Lawmaker Urges VA to Take Away Benefits of Vets Who Assaulted Capitol

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Rioters try to break through a police barrier.
Rioters try to break through a police barrier, Wednesday, Jan. 6, 2021, at the Capitol in Washington. (AP Photo/Julio Cortez)

A disproportionate percentage of the pro-Trump mob that assaulted the U.S. Capitol on Jan. 6 were veterans and active-duty service members. Now, a key lawmaker is calling for them to be stripped of all benefits.

Rep. Ruben Gallego, D-Ariz., who serves on the Armed Services and Veterans Affairs committees, stressed in a letter to Department of Veterans Affairs Secretary Denis McDonough that "insurrectionists should not enjoy benefits they no longer deserve."

"The behavior of these individuals is not representative of the large population of American veterans," said Gallego, a Marine veteran. "Yet, many of the veterans and servicemembers who attacked their own government actively and enthusiastically enjoy special benefits given to them by their fellow citizens."

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As of late February, about 13% of all rioters facing charges have a military background. But veterans made up only about 7% of the U.S. population in 2018, according to Census Bureau data.

"This situation is unjust," Gallego added. "Any veteran or servicemember who stormed the Capitol on January 6th forfeited their moral entitlement to privileged benefits."

Normally, if a veteran is convicted of a felony and imprisoned for more than 60 days, disability compensation is reduced. Veterans rated 20% disabled or more are limited to the 10% disability rate, according to the VA. For a veteran whose disability rating is 10%, the payment is reduced by one-half. GI Bill benefits also are limited for felons.

Gallego requested that Attorney General Merrick Garland coordinate with the VA and provide the identities of veterans involved in the siege. He also requested Defense Secretary Lloyd Austin to investigate and prosecute any service member or veterans involved under the Uniform Code of Military Justice.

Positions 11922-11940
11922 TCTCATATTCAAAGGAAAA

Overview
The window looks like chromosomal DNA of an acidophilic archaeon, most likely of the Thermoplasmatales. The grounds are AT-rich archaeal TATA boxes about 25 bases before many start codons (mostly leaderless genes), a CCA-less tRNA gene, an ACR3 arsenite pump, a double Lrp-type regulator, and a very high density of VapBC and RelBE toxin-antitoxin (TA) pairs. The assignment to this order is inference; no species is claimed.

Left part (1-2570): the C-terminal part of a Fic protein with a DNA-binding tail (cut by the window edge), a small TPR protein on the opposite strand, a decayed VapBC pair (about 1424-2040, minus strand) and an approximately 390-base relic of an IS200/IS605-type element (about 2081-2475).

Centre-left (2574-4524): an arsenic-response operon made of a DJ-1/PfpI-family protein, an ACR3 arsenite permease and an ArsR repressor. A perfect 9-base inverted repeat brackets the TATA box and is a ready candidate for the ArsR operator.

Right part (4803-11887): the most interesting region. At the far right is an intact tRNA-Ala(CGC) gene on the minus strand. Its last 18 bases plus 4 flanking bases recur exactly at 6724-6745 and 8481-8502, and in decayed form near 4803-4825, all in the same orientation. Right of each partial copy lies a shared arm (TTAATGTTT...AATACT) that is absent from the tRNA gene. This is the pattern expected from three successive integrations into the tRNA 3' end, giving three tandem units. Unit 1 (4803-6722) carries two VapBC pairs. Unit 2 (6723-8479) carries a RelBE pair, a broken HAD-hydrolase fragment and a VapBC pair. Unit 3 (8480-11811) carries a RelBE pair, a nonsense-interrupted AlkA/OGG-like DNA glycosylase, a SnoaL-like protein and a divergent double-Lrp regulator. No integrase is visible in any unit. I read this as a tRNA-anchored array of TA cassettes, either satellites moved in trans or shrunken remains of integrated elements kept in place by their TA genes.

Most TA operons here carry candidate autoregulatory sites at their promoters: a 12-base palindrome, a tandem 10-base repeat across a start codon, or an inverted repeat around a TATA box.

There are limited situations in which a retiree can be charged under the UCMJ. Active service members potentially could face sedition charges. Military law says service members are guilty if they intend "to cause the overthrow or destruction of lawful civil authority, [and create], in concert with any other person, revolt, violence, or other disturbance against that authority."

The military is trying to root out extremism in its ranks. The Pentagon said 12 National Guard troops were taken off the mission to protect the Capitol after investigators found ties to extremism. Jacob Fracker, an infantryman with the Virginia National Guard, was arrested in connection to the attack.

Leaders across the military have been instructed to have a one-day stand-down to talk to their formations about the threats of extremism.

When asked about the radicalization of veterans and the military at a White House news briefing earlier this month, McDonough said the VA is looking into why a concerning portion of members of right-wing extremists groups are veterans.

He also noted the heroic actions of other veterans during the assault, including those of police officers and Gallego himself. The congressman directed other members of Congress to safety and helped them don gas masks. Officer Brian Sicknick, who was killed by the mob, was an Air National Guard veteran.

"I also saw veterans on that day, including members of Congress, who were veterans doing remarkable things, including members of the [Metropolitan Police Department] and the Capitol PD -- veterans doing remarkable things," McDonough said.

-- Steve Beynon can be reached at Steve.Beynon@military.com. Follow him on Twitter @StevenBeynon.

Related: Veterans Used Their Military Training to Plot Violence in Capitol Riot, Feds Say

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